I enjoy the challenge of reading bilingual picture books right now as I nurture along my fledgling Spanish, Dutch and German skills, but I wasn’t expecting to discover Spanish and English in side-by-side cartoon bubbles in Christina Diaz Gonzalez’s latest graphic novel for middle graders. It was a fun surprise that I was able to mostly follow along. I hope this means of creating a bilingual text catches on for more graphic novels; having a line-for-line translation right there is a really quick way to reinforce language skills with together with the bright, blocky illustrations really enhances the storytelling.
I read that this novel could be described as The Breakfast Club meets middle grade… and I kind of had to laugh. The novel opens with five kids in the principal’s office… and gives you the immediate vibe that these are five kids who are in trouble, and are five kids who are seen as tropes or stereotypes rather than kids. The well-meaning but rather dim adults in charge have given them a community service project like everyone at their middle school gets… but these guys have been pulled into a SPECIAL community service group with “kids like them.” Rather than doing anything super meaningful, they’re put under the supervision of a cranky cafeteria worker who has them cleaning up trays and trash policing the dining room and field around the cafeteria. They hate it, and at first, they’re not all that fond of each other. Each of them has varying levels of Spanish language – and some of their cultural differences make communication a bit difficult. And, rather than being kids “like” each other, these five are nothing alike.
The main narrator, Jorge, is a scholastic boss, and Puerto Rican. Sara, the quiet loner with dyed hair is Mexican. The athletic kid, Miguel, is Dominican. The rich boy, Nico, is Venezuelan. The trouble-maker, Dayara, is Cuban – and determined not to let anyone get in her way. Each of these students is carrying their own weight, and dealing with their own stuff. In a thousand ways, they’re nothing alike, but when they meet another family on the other side of the fence from the school who is having their own troubles, their responses are remarkably the same. They want to help.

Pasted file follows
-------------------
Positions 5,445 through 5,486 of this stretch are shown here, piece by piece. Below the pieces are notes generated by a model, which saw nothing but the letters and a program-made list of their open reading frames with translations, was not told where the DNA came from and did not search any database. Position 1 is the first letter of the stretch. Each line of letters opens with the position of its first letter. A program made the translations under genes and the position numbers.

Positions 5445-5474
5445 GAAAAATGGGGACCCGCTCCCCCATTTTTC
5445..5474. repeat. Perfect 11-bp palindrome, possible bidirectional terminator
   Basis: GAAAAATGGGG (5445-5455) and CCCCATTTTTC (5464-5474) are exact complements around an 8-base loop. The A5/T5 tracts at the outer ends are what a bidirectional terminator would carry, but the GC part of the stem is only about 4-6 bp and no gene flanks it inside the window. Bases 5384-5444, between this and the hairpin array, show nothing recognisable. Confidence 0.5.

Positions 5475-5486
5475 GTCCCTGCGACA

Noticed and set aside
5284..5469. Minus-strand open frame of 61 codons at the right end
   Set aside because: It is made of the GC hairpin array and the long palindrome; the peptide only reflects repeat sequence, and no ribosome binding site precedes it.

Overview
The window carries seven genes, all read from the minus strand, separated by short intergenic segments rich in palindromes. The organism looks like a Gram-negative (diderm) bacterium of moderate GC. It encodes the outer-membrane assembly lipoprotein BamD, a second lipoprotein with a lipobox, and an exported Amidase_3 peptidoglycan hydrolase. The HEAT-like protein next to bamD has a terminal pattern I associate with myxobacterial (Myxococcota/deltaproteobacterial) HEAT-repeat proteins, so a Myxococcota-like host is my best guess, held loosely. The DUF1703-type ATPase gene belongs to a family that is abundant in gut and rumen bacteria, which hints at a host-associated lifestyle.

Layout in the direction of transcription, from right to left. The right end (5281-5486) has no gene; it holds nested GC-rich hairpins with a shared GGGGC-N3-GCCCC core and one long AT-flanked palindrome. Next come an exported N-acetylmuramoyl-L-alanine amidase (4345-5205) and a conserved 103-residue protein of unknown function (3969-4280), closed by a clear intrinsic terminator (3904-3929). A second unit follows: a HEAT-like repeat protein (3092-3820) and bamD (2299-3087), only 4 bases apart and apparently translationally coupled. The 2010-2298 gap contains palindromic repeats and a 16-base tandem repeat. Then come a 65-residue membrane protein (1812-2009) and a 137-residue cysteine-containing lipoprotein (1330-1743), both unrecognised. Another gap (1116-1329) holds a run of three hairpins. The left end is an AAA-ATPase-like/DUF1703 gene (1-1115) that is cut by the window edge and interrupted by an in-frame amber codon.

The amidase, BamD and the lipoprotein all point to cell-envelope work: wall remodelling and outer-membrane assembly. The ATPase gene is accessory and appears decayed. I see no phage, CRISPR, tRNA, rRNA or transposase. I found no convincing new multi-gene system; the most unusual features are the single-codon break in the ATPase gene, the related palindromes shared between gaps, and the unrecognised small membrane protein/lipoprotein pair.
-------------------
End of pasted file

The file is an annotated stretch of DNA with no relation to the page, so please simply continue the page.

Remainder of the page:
Unfortunately, there are a few things against them… most notably the dim adults in the room. The lady with whom they’re meant to be working has it out for them, and is all too ready to snoop and accuse them of… something. After all, they’re KIDS. Kids are always up to something, right? And yet, in their own, youthful and ignorant way, Jorge, Sara, Nico, Miguel, and Daraya show compassion and understanding for a situation that is nothing like their own – but could have been theirs, if the wheel of fortune had spun another direction. Their reaching out both change them, and allows them to see each other more clearly… as real people, and not the assumptions they had made about each other.
There’s more to any story of who we are than the language we speak, the country we’re from, and the culture we embrace, of course. None of that matters so much as the way we conduct ourselves, and the spirit we bring into the world. Even when nobody is looking at us – and when we think we’re unseen and invisible, who we are, and how we act… matters. Who we are when no one’s watching tells our true story.
Until the next book, 📖
Still A Constant Reader